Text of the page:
Companies pause Hockey Canada sponsorships amid sexual assault scandal
Three corporations took action Tuesday in response to the ongoing scandal involving Hockey Canada's settlement of a sexual assault lawsuit.
Scotiabank is pausing its sponsorship of the federation, the bank's CEO Brian Porter announced.
"I was appalled by the recent reports of alleged assault involving younger ambassadors of Canada's game," Porter wrote in an open letter in the Globe & Mail. "The alleged behavior in this current case is contrary to the beliefs and values that hockey is meant to embody and those that we champion at Scotiabank."
Porter added: "The time for change is long overdue. We call on Hockey Canada to move with a sense of urgency in order to ensure that the game we love is held to the highest standards and can truly be hockey for all."
Hockey Canada responded to the news with a statement of its own:
"Hockey Canada values our relationship with Scotiabank, and we both respect and understand their decision regarding their sponsorship. As we said to the Members of the Standing Committee on Canadian Heritage last week, Hockey Canada is on a journey to change the culture of our sport and to make it safer and more inclusive, both at the rink and in our communities."
Later on Tuesday, Canadian Tire followed Scotiabank's lead by "immediately withdrawing its sponsorship support for the upcoming world juniors" and "re-evaluating its relationship with Hockey Canada," according to a statement obtained by The Athletic's Katie Strang.
Shortly thereafter, Telus told The Canadian Press' Joshua Clipperton it is pausing its sponsorship agreement with Hockey Canada and the upcoming world juniors. The telecommunications company said it plans to redirect those funds toward Canadian organizations that support women affected by sexual violence.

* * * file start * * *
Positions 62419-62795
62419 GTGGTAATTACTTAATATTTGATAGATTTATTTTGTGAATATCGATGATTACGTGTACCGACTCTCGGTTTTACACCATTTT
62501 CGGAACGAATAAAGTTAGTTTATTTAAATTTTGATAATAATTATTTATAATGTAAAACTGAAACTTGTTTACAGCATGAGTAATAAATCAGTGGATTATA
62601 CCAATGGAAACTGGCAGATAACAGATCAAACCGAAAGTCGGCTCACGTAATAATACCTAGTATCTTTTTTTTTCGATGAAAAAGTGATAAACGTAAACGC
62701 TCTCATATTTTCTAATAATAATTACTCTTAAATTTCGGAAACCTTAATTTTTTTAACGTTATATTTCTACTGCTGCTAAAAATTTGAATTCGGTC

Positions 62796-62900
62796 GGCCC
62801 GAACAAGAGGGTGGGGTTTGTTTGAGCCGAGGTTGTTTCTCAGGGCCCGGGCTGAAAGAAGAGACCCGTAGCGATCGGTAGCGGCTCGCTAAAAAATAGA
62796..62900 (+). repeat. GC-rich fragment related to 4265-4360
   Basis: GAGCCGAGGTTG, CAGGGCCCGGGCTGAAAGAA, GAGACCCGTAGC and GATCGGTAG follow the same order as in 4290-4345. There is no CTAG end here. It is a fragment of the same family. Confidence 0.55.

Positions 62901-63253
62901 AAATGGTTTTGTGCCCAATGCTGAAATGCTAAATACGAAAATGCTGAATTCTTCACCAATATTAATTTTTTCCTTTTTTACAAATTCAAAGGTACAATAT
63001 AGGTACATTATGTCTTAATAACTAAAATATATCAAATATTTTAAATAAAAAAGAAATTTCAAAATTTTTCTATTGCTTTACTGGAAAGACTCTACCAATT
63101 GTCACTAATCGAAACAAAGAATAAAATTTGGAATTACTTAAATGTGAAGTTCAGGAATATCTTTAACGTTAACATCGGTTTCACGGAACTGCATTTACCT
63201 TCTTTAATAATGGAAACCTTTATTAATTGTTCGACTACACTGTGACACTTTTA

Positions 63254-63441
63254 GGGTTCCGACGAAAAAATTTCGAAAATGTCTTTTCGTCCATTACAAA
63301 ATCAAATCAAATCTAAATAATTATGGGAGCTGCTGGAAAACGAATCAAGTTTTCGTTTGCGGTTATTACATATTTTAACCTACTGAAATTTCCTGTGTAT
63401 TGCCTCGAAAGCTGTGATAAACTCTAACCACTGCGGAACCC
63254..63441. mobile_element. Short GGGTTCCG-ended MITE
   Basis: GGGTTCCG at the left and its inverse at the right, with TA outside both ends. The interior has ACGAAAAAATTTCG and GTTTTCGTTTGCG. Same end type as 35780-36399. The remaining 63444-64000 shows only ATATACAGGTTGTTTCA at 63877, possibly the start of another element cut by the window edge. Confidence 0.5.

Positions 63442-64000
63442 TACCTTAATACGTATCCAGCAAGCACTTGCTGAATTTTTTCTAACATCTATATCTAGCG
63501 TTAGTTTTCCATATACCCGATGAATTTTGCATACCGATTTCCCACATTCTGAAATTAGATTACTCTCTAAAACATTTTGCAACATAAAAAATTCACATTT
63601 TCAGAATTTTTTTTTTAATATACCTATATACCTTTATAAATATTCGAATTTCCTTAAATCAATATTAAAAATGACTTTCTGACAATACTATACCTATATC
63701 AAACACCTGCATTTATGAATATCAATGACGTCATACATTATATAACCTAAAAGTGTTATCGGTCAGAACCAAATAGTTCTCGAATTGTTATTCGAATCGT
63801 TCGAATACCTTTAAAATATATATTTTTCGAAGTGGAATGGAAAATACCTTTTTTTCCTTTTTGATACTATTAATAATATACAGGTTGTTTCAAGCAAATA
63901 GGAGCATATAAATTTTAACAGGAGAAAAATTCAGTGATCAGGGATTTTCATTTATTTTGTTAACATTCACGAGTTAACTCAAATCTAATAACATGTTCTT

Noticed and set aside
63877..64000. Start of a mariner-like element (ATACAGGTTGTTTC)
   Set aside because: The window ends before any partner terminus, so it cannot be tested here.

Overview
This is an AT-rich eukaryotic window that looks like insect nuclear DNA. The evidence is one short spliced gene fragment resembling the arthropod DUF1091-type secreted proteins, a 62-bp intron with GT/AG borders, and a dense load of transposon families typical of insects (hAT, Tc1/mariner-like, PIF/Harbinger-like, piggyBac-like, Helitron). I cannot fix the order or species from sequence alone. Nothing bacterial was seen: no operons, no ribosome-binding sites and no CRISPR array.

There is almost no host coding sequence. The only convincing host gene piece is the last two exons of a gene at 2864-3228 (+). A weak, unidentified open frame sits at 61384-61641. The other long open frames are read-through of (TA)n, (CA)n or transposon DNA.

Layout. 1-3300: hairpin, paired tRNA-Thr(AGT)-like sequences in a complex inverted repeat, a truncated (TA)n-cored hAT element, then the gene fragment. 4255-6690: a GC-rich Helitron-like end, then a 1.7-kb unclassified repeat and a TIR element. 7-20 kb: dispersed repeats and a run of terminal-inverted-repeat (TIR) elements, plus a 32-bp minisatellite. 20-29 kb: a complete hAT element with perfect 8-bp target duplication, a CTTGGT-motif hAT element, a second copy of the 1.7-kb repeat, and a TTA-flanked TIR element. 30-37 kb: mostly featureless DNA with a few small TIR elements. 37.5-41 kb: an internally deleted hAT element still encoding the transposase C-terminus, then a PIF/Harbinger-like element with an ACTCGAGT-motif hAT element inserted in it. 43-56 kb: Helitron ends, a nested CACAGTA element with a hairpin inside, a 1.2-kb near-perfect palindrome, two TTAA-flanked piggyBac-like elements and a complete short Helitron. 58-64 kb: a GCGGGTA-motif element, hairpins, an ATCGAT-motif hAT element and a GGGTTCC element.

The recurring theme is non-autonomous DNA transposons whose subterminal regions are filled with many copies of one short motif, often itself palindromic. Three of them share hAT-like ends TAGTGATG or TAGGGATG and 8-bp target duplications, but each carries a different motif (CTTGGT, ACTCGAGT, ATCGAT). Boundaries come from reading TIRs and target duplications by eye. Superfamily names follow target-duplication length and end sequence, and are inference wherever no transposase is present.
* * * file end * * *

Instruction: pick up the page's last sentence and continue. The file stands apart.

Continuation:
Tim Hortons is also suspending its support for the world juniors.
"Hockey Canada has communicated that it is committed to changing the culture of hockey to make it safer and more inclusive for all, on and off the ice," Tim Horton's said in a statement. "We have expressed strongly that we believe Canadians are urgently seeking concrete details from Hockey Canada about how it intends to do so."
Imperial Oil followed suit on Wednesday and announced in a statement that it will no longer be supporting the world juniors under the Esso brand.
Meanwhile, Recipe Unlimited, the parent company that owns Swiss Chalet and The Keg, is also suspending partnership support for Hockey Canada, according to Strang.
"We will continue to be in contact with Hockey Canada to outline our expectations for change and to ensure the right steps are being taken to pave a safer and more inclusive future for hockey in Canada," Recipe Unlimited wrote in a statement.
In a lawsuit filed in April, a woman said eight CHL players - including some members of Canada's 2018 world junior team - sexually assaulted her following a Hockey Canada event in London, Ontario, in June 2018. The plaintiff asked the judge to award $3.55 million, but the suit was settled out of court for an unknown amount in May. The allegations weren't proven in court, and none of the defendants filed a response.
Scotiabank canceled its scheduled marketing and events for the World Junior Championship in August. The company stated that sponsorship investments will be redirected in part to the Hockey Canada Assist Fund and the Women's World Championship, and it will also donate to the Canadian Women's Foundation.